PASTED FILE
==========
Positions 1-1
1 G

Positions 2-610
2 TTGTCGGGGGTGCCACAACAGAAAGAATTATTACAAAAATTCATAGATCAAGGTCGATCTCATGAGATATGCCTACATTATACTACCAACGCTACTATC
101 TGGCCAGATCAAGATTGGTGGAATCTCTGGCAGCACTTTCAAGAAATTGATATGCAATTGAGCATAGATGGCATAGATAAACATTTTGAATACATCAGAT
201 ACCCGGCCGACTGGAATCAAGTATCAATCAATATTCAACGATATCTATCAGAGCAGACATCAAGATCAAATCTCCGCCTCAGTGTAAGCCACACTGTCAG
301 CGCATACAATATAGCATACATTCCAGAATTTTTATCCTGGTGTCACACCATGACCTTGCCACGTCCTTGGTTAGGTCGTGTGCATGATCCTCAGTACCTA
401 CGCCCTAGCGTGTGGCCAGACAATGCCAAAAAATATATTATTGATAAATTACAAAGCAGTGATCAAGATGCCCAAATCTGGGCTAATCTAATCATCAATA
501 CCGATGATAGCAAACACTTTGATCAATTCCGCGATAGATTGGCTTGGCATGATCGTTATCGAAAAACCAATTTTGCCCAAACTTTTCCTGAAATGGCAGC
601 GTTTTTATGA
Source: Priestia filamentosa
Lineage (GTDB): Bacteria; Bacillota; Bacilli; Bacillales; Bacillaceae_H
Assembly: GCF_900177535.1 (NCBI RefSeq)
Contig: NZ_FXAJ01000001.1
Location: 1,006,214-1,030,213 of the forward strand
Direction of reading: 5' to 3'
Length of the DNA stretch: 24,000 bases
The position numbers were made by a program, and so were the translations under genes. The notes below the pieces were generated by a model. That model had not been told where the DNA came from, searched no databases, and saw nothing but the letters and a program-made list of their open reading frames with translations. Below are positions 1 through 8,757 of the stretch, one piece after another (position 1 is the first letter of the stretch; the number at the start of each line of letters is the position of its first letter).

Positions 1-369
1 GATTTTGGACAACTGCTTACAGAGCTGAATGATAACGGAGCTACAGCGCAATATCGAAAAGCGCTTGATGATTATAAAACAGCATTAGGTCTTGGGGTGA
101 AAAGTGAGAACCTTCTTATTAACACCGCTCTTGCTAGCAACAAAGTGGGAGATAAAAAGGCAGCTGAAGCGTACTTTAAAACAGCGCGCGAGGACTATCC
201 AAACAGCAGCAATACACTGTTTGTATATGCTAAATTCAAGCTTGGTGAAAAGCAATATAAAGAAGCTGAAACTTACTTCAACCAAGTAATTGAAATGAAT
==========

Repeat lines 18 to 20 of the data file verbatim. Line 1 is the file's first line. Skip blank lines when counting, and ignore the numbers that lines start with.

The position numbers were made by a program, and so were the translations under genes. The notes below the pieces were generated by a model. That model had not been told where the DNA came from, searched no databases, and saw nothing but the letters and a program-made list of their open reading frames with translations. Below are positions 1 through 8,757 of the stretch, one piece after another (position 1 is the first letter of the stretch; the number at the start of each line of letters is the position of its first letter).

Positions 1-369
1 GATTTTGGACAACTGCTTACAGAGCTGAATGATAACGGAGCTACAGCGCAATATCGAAAAGCGCTTGATGATTATAAAACAGCATTAGGTCTTGGGGTGA